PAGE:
Near-isothermal forging technology developed
The Defence Research and Development Organisation (DRDO) has announced a modest step towards achieving the ultimate aeronautical challenge, one that even resource-rich China is struggling to achieve: Developing a jet engine with the thrust to power a fighter in combat. The DRDO established the near-isothermal forging technology to produce all the five stages of high-pressure compressor (HPC) discs out of difficult-to-deform, titanium alloy, using its unique 2000 MT (metric tonne) isothermal forge press, announced the Ministry of Defence (MoD).
- This technological breakthrough, which involves developing complex titanium and nickel-based alloys that can withstand temperatures of more than 1,000 degrees Celsius, was achieved by the DRDO’s premier metallurgical laboratory, the Hyderabad-based Defence Metallurgical Research Laboratory (DMRL).
- With this development, India has joined the league of limited global engine developers to have the manufacturing capabilities of such critical aero-engine components.
- Using the isothermal forge press facility available at DMRL, Hyderabad, DMRL & MIDHANI have jointly produced 200 HPC disc forgings pertaining to various compressor stages.
- These have been supplied to HAL’s Engine Division in Bengaluru for fitting into the Adour 804/811 and 871 engines that power the Indian Air Force’s (IAF’s) Jaguar/Hawk Aircrafts.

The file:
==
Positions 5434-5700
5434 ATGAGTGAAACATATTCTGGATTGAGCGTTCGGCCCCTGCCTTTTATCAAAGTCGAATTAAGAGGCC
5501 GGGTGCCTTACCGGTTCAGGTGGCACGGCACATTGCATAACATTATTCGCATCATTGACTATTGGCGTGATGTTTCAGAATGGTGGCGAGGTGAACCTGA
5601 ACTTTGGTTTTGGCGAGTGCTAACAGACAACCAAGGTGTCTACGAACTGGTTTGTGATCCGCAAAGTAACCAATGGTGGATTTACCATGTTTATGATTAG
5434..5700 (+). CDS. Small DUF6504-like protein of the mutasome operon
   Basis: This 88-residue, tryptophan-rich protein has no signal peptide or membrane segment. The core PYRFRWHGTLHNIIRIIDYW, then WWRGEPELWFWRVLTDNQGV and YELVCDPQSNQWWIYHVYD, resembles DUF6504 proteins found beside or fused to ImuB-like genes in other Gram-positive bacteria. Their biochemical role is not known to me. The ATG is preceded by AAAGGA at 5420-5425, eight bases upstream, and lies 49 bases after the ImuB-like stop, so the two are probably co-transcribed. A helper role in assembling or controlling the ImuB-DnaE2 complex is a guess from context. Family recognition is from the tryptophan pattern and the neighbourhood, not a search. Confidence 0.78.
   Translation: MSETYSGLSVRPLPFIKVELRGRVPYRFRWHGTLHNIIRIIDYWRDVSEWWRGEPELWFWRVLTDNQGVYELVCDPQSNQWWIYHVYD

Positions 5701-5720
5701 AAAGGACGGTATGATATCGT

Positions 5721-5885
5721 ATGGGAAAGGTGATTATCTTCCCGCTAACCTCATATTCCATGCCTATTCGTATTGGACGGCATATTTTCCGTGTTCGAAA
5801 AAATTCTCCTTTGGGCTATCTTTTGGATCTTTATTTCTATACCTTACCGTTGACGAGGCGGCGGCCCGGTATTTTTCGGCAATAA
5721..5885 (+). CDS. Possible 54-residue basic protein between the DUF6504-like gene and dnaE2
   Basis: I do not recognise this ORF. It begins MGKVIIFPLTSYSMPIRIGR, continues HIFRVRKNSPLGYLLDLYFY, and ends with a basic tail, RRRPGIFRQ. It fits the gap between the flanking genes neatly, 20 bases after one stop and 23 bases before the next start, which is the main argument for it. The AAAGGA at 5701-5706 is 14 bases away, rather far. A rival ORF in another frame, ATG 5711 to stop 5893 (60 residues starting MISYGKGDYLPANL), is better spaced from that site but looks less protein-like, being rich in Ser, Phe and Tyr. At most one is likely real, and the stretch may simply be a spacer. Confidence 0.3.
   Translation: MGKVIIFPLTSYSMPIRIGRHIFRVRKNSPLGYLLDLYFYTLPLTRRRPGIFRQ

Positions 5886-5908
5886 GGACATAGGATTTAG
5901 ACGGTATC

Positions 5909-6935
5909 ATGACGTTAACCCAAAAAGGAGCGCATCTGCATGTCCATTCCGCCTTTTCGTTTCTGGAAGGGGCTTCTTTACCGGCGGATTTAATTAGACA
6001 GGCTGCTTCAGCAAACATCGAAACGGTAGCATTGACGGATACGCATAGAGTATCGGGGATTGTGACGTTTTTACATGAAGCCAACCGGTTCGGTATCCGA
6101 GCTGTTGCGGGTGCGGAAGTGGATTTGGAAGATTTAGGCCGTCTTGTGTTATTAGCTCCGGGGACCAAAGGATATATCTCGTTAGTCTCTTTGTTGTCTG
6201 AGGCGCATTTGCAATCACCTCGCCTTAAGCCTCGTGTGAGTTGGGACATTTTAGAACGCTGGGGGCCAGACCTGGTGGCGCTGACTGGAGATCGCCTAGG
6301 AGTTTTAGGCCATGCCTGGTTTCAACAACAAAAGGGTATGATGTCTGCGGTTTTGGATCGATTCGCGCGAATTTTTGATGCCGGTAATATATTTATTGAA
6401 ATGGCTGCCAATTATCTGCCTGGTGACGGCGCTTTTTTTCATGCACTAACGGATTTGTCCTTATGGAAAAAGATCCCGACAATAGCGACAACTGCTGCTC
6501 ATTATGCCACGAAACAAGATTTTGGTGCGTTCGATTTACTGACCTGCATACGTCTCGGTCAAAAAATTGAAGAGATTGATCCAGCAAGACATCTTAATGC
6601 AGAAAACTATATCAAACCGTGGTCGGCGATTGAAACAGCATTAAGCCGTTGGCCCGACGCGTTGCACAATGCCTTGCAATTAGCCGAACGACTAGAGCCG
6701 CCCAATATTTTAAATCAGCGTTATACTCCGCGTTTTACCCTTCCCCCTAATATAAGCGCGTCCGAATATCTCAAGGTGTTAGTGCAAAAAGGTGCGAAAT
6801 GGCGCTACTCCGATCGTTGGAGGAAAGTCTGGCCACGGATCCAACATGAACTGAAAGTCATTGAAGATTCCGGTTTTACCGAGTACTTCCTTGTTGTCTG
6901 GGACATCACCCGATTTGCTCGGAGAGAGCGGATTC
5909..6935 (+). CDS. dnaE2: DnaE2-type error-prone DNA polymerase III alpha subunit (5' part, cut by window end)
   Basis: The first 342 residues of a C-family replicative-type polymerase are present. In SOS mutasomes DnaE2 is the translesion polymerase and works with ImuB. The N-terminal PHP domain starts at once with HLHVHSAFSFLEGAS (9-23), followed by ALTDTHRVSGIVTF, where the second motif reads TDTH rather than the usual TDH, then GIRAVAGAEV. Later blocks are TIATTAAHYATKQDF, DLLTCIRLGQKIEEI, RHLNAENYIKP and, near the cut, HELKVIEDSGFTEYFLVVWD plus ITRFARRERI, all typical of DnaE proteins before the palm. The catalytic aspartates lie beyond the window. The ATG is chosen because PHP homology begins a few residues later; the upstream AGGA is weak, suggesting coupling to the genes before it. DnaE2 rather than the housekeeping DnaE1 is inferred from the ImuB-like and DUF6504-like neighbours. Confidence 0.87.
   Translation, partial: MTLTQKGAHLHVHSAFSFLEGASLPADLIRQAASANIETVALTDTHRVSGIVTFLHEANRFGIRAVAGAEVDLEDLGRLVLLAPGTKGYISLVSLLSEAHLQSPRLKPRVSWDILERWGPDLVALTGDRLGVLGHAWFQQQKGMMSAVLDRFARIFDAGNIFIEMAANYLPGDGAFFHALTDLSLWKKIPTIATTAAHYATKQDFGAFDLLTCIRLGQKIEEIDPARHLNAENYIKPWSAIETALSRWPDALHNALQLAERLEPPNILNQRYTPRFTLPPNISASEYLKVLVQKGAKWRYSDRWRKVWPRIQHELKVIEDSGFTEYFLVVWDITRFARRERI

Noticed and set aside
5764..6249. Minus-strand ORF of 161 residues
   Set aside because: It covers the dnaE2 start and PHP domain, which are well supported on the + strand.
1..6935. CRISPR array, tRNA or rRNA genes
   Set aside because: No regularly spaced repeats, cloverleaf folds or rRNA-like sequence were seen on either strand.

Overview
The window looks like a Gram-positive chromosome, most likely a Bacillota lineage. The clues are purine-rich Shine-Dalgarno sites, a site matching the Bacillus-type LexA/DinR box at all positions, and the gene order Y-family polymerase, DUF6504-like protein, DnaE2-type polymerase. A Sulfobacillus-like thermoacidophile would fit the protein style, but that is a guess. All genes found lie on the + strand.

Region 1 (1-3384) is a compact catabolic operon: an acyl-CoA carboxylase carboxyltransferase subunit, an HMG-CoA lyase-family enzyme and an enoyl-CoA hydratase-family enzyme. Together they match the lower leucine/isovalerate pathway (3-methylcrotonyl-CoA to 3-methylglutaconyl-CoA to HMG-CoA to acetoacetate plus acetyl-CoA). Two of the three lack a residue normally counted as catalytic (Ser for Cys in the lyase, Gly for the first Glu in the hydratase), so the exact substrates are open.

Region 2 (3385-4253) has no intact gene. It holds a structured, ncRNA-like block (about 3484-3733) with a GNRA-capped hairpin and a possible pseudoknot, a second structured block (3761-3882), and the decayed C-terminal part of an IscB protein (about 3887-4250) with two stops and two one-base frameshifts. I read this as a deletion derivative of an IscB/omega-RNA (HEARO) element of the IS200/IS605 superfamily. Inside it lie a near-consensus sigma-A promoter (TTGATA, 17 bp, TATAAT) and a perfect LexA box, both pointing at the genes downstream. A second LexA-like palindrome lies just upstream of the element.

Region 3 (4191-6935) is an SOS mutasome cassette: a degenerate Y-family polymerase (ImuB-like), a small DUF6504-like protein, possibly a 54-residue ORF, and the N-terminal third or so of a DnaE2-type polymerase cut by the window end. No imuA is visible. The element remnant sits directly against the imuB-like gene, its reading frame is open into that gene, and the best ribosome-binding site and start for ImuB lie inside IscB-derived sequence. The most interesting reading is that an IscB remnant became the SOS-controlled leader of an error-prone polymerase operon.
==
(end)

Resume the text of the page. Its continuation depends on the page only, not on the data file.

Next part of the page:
- The Adour engine is overhauled by HAL, Bengaluru under a licensed manufacturing agreement with Rolls-Royce, the original equipment manufacturer (OEM).
- A fighter jet engine functions by sucking in a large volume of air, compressing it rapidly in several stages, injecting aviation fuel into the air and then setting it alight to create a high-pressure, high-temperature gaseous mix. That is expelled backward through the exhaust, its reaction propelling the aircraft forward.
- To achieve this, jet engines have seven modules, which from front to rear are: the input fan, low pressure and high pressure compressors, the combustion chamber, high pressure and low pressure turbines and the exhaust.
- An aero-engine requires finely tuned design and manufacture. For over three decades the DRDO’s Gas Turbine and Research Establishment (GTRE) has spearheaded a multi-laboratory effort to design the so-called Kaveri engine, but with only limited success.
- The (Kaveri) project was sanctioned in March 1989 at an estimated cost of Rs 382.81 crore and Probable Date of Completion (PDC) of December 1996.
- The PDC was extended to December 2009 and cost was revised and enhanced to Rs 2,839 crore.
- Even so, the Kaveri’s has achieved a thrust of just about 65 Kilo Newtons (KN), well short of the 95 KN that its premier rivals, the Eurojet EJ200 and the General Electric GE-F414 develop.
- The DRDO is now exploring the possibility of using the Kaveri as a marine propulsion turbine for warships.
- DMRL, which developed the technology to produce the five-stage HPC discs, is a laboratory without the facilities for bulk production.
- To manufacture the discs in the volumes required, DMRL has transferred technology to defence public sector undertaking (DPSU) MIDHANI through a licensing agreement for technology transfer (LAToT).